The British Government has distanced itself from an official letter which claimed that Christianity is a violent religion.
The letter was sent to an Iranian asylum seeker who said he had converted partly because Islam is violent, whereas Christianity preaches “forgiveness and kindness”.
A Home Office official rejected his application, arguing that the Bible contains violent passages. The department is now reconsidering the case, and says the letter did not reflect its policy.
What the media are saying
There was widespread bafflement and anger at the decision. The papers quoted the asylum seeker’s lawyer, Nathan Stevens, who described it as an “outrageous” decision. The Anglican Bishop of Durham, the Rt Rev Paul Butler, said he was “extremely concerned that a Government department could determine the future of another human being based on such a profound misunderstanding of the texts and practices of faith communities.”
Even the head of the National Secular Society remarked that it was “wholly inappropriate for the Home Office to use theological justifications for refusing asylum applications”.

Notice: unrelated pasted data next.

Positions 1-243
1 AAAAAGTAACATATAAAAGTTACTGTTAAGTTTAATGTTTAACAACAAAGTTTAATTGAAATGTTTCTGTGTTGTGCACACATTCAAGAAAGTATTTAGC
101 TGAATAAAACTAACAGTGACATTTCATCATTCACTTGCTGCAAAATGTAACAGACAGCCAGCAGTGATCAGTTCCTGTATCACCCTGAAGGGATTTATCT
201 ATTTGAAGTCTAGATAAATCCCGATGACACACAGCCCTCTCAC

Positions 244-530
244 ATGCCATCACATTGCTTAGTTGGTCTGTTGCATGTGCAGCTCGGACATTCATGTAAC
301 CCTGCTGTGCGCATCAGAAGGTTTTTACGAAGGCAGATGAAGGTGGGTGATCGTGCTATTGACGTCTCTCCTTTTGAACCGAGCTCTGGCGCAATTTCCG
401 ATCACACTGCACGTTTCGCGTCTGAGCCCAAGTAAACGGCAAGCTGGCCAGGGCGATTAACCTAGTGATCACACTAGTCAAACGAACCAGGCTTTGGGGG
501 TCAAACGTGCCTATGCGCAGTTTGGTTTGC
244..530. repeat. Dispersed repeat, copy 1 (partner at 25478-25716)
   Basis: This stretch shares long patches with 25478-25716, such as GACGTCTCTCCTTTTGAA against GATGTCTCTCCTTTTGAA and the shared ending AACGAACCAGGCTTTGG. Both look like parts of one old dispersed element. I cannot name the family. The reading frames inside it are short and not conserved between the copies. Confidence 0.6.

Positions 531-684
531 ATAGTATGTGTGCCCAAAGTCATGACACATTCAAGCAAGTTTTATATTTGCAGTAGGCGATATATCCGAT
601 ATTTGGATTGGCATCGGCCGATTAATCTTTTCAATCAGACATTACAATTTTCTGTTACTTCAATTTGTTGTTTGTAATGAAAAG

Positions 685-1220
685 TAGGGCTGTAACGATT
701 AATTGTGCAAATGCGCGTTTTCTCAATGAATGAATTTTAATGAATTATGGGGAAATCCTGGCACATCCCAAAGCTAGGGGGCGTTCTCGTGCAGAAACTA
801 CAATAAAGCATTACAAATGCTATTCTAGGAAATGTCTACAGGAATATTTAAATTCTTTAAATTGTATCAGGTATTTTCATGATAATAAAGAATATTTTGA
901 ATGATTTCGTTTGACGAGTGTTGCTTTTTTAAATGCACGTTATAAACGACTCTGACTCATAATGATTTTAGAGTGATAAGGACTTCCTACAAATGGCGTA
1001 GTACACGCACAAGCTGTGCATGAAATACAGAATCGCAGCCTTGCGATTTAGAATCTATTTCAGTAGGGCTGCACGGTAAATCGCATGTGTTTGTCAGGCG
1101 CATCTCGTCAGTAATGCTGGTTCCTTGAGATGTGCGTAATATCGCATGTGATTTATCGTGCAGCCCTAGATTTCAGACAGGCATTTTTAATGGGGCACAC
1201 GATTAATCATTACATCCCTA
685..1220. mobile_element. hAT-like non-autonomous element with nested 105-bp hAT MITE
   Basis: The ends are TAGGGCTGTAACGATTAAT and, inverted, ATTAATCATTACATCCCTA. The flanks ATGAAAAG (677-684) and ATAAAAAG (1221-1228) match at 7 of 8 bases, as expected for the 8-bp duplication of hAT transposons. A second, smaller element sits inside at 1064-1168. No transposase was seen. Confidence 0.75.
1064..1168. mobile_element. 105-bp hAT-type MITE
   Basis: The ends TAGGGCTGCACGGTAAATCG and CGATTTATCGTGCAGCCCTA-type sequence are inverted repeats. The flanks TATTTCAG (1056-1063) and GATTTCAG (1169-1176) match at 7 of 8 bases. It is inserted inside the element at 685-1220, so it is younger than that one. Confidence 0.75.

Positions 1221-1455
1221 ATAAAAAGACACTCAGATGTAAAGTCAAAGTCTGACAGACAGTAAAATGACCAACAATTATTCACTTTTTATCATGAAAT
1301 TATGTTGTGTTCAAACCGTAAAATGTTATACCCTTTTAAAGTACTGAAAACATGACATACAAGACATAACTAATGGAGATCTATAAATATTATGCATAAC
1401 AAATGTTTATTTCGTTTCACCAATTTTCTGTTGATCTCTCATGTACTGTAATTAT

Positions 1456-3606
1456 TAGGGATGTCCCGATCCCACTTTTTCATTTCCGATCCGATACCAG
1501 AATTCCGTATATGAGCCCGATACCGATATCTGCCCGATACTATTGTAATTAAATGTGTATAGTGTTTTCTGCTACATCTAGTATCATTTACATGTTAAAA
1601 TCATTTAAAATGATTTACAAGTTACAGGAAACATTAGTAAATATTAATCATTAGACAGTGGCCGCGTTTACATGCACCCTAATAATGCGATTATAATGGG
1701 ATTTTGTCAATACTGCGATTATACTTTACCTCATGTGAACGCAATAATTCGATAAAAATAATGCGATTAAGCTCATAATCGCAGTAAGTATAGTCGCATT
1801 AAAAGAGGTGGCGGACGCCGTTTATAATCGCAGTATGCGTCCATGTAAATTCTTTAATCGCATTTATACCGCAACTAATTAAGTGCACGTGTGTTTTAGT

It is not the first time that the Home Office has been criticised for a lack of religious literacy. Another convert was rejected because he said that Christ “did not have an earthly father”. The Home Office caseworker said this was incorrect, as Christ’s father was Joseph. In recent years the Home Office has also refused visas to three Syriac Orthodox archbishops from Iraq and Syria; to an Iraqi nun who wanted to visit her sick sister; and to the staff of a training institute for priests and nuns.
The asylum expert James McKinney argued that the letter exemplified the Home Office’s general approach of trying to find any possible reason to refuse asylum. “The Home Office is notorious for coming up with any reason they can to refuse asylum,” he observed, “and this looks like a particularly creative example, but not necessarily a systemic outbreak of anti-Christian sentiment in the department.”
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